By Teri West

Hillandale, Maryland’s, Value Village and Unique thrift stores are two separate entities housed in one building big enough to contain approximately 500 elephant herds, but they don’t overwhelm Drew Darden. His thumb flick through the hangers is an efficient maneuver of muscle memory. He’s already quickly sifted through nearly every rack of interest: jerseys, t-shirts, and some jackets and sweatshirts, though they’re going out of season so are less of a priority. He even glanced at the shoes.

Finally, on a rack that he claims will conclude his visit, a red tank catches his eye. There’s a Nike logo stitched on the chest. Darden pulls out the tag. It’s gray.

“That’s how you know it’s from the ’80s,” he says.

Darden is a student at this university and a professional thrifter. He specializes in name-brand athletic gear from the ’80s and ’90s, which he advertises on Instagram under the moniker “spkupthrifts.” He’s one of a growing number of individuals who have an eye for what’s popular in vintage fashion, know how to capitalize on a digital market and enjoy scavenger hunts.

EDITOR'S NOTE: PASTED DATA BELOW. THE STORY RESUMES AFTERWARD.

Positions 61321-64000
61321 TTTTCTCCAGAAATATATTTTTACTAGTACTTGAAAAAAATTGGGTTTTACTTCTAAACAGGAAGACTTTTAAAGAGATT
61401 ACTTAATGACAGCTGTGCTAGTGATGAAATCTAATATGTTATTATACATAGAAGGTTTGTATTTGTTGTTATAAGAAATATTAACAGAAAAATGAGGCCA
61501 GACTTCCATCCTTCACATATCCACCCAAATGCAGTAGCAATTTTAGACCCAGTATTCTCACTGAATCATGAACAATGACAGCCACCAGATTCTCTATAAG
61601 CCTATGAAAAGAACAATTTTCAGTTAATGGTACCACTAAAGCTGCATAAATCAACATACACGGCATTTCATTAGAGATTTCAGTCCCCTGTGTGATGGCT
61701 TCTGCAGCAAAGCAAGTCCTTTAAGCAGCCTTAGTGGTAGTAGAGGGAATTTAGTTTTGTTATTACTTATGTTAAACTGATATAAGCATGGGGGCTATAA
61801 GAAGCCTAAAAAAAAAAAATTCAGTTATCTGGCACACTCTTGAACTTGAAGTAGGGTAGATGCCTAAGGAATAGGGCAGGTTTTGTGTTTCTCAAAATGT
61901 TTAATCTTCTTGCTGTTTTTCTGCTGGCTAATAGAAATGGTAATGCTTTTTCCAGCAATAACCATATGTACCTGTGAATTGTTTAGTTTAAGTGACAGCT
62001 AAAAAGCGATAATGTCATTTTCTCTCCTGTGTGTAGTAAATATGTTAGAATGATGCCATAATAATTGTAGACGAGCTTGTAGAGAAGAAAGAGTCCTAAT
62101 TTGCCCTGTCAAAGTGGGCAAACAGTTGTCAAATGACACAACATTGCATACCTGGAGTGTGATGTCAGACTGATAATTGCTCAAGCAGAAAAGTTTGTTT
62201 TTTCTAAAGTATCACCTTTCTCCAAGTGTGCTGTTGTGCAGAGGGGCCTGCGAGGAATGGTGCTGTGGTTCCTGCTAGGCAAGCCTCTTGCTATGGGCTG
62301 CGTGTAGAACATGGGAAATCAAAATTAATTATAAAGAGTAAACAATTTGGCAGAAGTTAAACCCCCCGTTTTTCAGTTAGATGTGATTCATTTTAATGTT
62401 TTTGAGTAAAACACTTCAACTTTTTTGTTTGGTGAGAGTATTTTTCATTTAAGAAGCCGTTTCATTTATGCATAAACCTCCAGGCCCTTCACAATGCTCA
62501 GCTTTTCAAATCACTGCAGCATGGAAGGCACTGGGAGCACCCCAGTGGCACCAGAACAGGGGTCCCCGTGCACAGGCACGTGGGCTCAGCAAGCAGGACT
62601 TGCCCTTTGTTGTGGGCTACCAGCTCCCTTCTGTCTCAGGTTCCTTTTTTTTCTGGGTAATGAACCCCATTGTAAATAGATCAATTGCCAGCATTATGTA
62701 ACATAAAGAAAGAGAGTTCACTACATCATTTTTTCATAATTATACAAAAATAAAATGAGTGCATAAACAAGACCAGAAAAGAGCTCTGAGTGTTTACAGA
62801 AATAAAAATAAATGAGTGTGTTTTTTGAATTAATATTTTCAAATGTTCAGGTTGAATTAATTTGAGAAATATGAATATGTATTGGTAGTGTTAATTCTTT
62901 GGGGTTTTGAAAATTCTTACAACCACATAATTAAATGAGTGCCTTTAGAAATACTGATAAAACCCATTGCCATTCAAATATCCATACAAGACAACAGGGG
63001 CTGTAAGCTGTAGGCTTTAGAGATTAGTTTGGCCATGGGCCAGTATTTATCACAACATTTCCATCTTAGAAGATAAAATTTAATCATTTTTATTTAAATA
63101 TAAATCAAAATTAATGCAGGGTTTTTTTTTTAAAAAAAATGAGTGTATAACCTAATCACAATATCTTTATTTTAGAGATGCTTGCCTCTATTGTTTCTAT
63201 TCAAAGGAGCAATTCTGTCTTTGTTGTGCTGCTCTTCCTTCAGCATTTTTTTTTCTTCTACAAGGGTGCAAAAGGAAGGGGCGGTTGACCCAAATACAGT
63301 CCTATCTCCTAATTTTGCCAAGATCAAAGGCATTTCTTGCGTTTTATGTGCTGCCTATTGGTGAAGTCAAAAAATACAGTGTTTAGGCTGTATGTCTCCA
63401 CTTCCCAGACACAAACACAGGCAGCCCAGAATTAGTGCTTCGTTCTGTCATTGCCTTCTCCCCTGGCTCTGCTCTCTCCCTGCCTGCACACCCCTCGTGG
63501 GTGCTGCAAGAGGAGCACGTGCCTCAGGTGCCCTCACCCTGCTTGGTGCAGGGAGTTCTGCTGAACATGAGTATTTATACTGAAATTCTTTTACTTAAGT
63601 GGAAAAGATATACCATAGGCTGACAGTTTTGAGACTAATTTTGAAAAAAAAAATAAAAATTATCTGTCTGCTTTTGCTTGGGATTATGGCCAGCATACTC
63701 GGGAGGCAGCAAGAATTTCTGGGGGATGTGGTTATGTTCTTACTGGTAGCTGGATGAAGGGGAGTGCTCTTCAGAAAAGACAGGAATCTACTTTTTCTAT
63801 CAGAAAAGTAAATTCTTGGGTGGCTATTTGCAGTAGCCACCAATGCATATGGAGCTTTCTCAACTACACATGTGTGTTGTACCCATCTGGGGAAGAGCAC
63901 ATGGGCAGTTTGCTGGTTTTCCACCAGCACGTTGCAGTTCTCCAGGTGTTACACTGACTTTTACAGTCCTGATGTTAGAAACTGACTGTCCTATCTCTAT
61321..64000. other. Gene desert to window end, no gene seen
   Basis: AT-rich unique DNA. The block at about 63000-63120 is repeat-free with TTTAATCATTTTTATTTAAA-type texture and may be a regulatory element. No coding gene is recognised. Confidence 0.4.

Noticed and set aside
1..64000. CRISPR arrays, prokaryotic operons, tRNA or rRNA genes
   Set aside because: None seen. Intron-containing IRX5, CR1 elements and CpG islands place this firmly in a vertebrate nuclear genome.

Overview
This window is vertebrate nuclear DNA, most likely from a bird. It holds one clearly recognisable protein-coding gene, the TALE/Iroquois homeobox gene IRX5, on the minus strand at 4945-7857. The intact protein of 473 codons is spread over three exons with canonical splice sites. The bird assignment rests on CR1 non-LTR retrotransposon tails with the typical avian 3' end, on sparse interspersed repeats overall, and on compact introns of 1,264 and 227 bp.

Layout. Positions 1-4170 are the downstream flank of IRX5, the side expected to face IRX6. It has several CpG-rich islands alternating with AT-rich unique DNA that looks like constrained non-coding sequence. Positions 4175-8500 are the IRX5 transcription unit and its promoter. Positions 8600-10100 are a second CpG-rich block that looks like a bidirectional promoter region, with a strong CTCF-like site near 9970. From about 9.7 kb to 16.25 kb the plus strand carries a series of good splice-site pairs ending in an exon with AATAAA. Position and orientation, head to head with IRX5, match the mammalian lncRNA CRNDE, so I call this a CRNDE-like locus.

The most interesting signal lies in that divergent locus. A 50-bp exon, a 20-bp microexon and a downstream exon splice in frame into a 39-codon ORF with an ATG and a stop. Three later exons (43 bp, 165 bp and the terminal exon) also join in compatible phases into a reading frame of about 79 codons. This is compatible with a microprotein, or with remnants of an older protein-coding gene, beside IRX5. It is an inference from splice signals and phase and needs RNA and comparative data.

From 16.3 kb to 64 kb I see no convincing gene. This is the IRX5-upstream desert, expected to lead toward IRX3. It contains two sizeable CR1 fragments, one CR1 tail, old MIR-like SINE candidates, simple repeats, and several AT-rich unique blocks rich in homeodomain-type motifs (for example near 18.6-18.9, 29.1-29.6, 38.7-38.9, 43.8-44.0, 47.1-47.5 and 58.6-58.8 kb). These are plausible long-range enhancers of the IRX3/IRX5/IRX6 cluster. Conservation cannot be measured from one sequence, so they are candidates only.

When Aaron Marshall created the Naptown Thrift Instagram page in 2015, he said he felt like he was the only vintage curator in all of Indianapolis. Now, the 22-year-old said he sees one from the area pop up every week.

“It’s hot, and it’s what everybody’s doing,” he said in an interview. “Everybody wants to go out and … find something cool because they see other people doing it and other people profiting from it.”

Fashion is known to occur in cycles, which inevitably refresh after a few decades. With those cycles come people hungry for the authentic items rather than those on Urban Outfitters mannequins.

Naptown Thrift’s Instagram accounts are typical of vintage curators. Colorful crewnecks and sneakers are accompanied by a flurry of broad, searchable hashtags like #vintage and #90sfashion.

Darden’s most recent post features bright red University of Maryland t-shirts from bygone eras. Some feature muscular cartoon Testudos clenching a crushed basketball hoop, boasting this university’s 2002 national championship victory. Both Darden and Marshall’s account bios request direct messages for sale interest.